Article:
iim7V7IM7 09-13-2021 07:53 AM

A couple thoughts:

Andy has described the early history of the archtop well but there is a bit more after that. These instruments (and Gypsy guitars in Europe) were used in a band context and were competing for volume and projection to cut through the mix.

In the 1940s archtops began to move to become more electric instruments. First with floating DeArmond pickups and later with built in pickups (Charlie Christian, P-90s and Humbuckers). In the 1950s because they were primarily electric instruments, they added lower cost laminate constructed instruments. Most jazz from the 1940s to today is made using archtops plugged in the electric paradigm.

The idea of a soloist played acoustic archtop began to return in the 1960s and 1970s with luthiers like Jimmy D’Aquisto and later Bob Benedetto who both stretched the acoustic potential of these instruments. In the 1980s and 1990s a builders like Steve Andersen, John Buscarino, Steve Grimes, Ken Parker and Tom Ribbecke started to create acoustic archtops that differed from the Lloyd Loar L5s of the 1930s. This has evolved over the decades with many archtop luthiers today.

In the 1990s Eastman Strings, a Chinese violin maker began to build lower cost, Bob Benedetto derivative factory made archtops using Bob’s methods shown in his book “Making of an Archtop Guitar”.

Here is an example of a modern acoustic archtop by luthier Bill Comins. This is my guitar and it was designed to exhibit enhanced bass response and a bit more overtones like a flat top with the fast attack and string-to-string clarity of an archtop. I describe it as 75% archtop and 25% flattop. Here is a demo by my friend jazz guitarist Jimmy Bruno playing a solo version of “Alice in Wonderland”.

Here is a more traditional modern, x-braced archtop by luthier Bryant Trenier. A different timbre which a bit more sustain and complexity but less strident than a vintage instrument.

RLetson 09-13-2021 10:48 AM

The posts above give the history that accounts for the range of guitar designs and uses, so all I can add is this:

"Sounds as good as" needs a context: sounds as good for what? If it's a bluegrass band, most players find a D-18 optimal. If it's a classic-swing/dance big band, something in the Gibson/Epiphone archtop tradition fits. If it's a Hot Club combo, Selmer-styles produce the required timbre. If it's slack-key or Celtoid fingerstyle, something in the Goodall-Lowden-Froggy Bottom line. And so on.

And as always, You Never Can Tell. I've played swing on a flat-top acoustic--and slack-key on a Michael Dunn Selmeroid, and country/folk on a National M-1 tricone--so the right guitar and the right technique can get some of the desired effects. But the optimal guitar for each style remains the conventional one, unless you want to be constantly adjusting your technique and settling for an almost-right sound.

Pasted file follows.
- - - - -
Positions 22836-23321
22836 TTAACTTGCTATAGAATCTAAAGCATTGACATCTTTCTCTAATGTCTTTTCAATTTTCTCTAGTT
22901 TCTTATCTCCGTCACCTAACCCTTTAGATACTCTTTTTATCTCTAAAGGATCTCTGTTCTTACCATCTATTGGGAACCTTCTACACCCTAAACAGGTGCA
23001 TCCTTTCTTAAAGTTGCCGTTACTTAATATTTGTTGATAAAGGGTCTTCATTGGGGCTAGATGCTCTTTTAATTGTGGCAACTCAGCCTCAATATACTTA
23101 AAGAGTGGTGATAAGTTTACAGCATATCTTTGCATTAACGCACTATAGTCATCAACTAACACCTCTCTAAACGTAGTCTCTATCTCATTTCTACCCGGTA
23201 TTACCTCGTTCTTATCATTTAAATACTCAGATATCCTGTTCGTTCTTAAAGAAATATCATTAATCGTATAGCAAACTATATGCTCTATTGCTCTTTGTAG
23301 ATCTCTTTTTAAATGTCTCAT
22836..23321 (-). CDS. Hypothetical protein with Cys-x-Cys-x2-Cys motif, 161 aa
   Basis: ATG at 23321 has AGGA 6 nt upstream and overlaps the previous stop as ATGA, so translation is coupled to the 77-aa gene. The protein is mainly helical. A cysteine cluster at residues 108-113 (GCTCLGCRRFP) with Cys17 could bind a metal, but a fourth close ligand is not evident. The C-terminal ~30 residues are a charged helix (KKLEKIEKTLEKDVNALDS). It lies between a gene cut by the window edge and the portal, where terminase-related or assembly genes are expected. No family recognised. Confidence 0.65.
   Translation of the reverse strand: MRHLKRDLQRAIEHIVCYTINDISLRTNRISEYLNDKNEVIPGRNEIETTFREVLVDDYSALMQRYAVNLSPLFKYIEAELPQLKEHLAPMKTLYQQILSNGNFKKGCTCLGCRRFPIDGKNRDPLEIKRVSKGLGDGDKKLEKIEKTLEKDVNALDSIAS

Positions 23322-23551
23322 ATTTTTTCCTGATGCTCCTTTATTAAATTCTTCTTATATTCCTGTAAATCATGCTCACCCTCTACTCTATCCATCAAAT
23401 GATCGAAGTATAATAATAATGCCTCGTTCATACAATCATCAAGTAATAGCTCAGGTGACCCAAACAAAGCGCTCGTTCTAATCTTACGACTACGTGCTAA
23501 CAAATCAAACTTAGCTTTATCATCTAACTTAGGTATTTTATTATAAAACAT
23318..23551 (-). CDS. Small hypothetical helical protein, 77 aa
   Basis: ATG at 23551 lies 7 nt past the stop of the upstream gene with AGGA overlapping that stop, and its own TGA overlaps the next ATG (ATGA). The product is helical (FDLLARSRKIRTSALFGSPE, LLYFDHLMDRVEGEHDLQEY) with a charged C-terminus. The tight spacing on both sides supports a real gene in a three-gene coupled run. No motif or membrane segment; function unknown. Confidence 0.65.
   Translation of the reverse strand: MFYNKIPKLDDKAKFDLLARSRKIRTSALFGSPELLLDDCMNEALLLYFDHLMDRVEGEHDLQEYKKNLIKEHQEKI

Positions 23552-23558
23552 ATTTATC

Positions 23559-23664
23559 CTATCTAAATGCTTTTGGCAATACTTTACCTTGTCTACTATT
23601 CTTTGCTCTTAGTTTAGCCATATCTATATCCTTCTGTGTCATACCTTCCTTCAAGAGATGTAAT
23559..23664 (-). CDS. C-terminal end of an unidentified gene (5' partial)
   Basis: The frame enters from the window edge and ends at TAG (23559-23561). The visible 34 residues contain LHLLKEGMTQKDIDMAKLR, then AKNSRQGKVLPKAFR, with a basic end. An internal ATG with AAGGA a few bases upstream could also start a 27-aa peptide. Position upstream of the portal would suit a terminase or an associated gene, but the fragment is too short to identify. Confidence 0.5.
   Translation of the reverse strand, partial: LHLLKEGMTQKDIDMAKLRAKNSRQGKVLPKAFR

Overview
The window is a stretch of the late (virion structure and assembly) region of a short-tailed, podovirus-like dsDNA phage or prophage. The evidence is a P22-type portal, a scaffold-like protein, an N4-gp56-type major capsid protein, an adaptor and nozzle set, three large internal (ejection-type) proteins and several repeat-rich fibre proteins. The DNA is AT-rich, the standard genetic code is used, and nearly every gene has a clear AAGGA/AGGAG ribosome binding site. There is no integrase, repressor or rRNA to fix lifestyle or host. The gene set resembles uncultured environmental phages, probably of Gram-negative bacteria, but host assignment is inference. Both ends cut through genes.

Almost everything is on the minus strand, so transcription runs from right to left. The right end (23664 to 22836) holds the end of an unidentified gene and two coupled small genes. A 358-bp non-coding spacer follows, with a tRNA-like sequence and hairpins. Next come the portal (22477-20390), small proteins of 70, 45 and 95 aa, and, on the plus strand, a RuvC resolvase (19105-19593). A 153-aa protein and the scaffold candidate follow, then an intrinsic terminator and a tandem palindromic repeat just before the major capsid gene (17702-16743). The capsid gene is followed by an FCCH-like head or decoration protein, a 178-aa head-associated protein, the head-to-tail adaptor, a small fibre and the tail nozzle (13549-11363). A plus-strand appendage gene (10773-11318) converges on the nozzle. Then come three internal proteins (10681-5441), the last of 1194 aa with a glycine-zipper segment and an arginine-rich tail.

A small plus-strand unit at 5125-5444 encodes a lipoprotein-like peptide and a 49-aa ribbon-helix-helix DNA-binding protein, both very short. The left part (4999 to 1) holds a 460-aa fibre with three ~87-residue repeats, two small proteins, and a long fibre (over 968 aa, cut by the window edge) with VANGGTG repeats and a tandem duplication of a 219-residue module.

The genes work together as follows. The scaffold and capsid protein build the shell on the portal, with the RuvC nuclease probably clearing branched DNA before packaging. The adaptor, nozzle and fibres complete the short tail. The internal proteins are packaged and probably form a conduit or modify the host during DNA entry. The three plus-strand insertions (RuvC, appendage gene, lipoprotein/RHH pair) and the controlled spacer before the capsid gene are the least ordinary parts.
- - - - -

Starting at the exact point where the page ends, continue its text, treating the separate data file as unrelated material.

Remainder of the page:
The attack-decay-timbre-volume-projection profile of the acoustic archtop fits the needs of a swing band--and "modern" archtop designs have stretched the contexts in which that profile can fit comfortably.

Richard Mott 09-13-2021 11:08 AM

Here’s a 1933 Gibson L-5 that made me question everything I’d ever heard about early archtops being built mainly to be heard above a horn section while chunking out rhythm chords. This guitar sounds sublime for both chords and melody work and has warmth, clarity, and a pronounced natural reverb. I asked the folks at Retrofret who posted this video whether any EQ or other modifications were added, and reportedly it was just two mics, though I am guessing it may have been a pretty “live” room:

ssstewart 09-13-2021 11:25 AM

Andy said it best imo with his summation of the early years...I believe even Ken Parker would concur. i will only add that..Lloyd Loar was making Works of Art for Gibson until his departure when Gibson moved more towards mass production...profit over passion...just my opinion :)

David Eastwood 09-13-2021 11:47 AM

What a great thread.

Thanks to all who’ve contributed their knowledge and experience.

The AGF shines, once again.

Tricky Fish 09-13-2021 03:48 PM

It’s a really interesting question.

I think archtops are the most beautiful looking guitars and I have always wanted to own one. I want to like their tone, however, everytime I’ve played one, the archtop “voice” doesn’t work for me.

My ears prefer prefer flat-tops, both steel and nylon. This may be a reflection of the music that i play and my voice.

Richard Mott 09-13-2021 03:59 PM

Tricky Fish, the reaction you describe is pretty common, I think. Certainly I loved the arching and the violin f-holes from a visual perspective, but the sound left me nonplussed. Then at some point that changed, kind like when John Coltrane started to sound non-dissonant to me. Part of that type of transition involves letting go of previously held conception, and becoming open to a new aesthetic. Same with some abstract painting and modern verse.